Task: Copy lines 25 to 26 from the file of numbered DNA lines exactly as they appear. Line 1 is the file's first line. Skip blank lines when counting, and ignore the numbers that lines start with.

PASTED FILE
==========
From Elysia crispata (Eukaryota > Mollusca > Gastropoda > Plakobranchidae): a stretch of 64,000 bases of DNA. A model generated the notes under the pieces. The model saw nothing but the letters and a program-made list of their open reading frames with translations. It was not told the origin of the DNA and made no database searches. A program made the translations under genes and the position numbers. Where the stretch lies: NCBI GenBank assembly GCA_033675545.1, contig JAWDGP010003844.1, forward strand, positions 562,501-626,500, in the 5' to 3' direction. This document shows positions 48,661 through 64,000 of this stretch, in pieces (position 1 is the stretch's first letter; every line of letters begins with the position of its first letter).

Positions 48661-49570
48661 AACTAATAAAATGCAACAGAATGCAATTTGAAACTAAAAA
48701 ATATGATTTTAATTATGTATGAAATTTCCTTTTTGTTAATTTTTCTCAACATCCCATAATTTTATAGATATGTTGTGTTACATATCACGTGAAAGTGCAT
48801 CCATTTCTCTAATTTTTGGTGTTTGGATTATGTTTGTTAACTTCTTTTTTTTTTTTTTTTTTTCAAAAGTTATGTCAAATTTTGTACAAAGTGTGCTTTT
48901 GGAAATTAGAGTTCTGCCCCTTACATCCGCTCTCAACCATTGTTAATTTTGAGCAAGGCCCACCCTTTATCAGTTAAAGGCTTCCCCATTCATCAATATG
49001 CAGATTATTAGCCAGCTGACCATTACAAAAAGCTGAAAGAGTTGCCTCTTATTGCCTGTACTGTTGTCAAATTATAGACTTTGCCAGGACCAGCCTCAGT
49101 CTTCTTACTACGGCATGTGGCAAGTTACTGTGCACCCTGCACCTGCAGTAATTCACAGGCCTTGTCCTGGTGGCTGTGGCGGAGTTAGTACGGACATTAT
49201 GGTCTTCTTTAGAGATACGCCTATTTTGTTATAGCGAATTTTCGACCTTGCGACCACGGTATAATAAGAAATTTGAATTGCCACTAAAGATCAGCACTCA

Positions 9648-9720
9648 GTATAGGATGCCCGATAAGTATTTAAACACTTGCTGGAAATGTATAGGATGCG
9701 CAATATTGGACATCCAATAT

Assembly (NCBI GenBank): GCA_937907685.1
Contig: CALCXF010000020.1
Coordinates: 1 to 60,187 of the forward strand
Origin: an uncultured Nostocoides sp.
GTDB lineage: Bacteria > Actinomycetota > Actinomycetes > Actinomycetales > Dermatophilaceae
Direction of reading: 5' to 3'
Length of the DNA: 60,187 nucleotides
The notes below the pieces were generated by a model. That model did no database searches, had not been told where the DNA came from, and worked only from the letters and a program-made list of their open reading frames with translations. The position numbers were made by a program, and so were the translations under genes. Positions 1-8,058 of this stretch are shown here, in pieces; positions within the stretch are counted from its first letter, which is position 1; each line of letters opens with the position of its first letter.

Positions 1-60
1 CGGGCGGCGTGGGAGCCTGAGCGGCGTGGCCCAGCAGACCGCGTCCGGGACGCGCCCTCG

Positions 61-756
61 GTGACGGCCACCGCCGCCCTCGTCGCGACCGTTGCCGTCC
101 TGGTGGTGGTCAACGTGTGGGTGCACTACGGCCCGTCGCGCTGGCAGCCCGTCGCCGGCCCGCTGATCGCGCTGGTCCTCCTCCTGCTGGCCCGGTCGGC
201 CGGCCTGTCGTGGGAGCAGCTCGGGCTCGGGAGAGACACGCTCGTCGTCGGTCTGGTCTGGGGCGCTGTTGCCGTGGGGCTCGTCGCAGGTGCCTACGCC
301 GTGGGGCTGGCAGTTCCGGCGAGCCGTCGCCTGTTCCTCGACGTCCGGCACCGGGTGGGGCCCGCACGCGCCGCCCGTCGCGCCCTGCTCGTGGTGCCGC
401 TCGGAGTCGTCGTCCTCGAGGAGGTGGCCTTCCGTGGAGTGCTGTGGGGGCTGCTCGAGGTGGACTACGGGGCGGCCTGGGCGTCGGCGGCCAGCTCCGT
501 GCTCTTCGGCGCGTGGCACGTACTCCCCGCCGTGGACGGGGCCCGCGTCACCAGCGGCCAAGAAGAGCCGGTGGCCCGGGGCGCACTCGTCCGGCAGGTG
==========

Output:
101 TGGTGGTGGTCAACGTGTGGGTGCACTACGGCCCGTCGCGCTGGCAGCCCGTCGCCGGCCCGCTGATCGCGCTGGTCCTCCTCCTGCTGGCCCGGTCGGC
201 CGGCCTGTCGTGGGAGCAGCTCGGGCTCGGGAGAGACACGCTCGTCGTCGGTCTGGTCTGGGGCGCTGTTGCCGTGGGGCTCGTCGCAGGTGCCTACGCC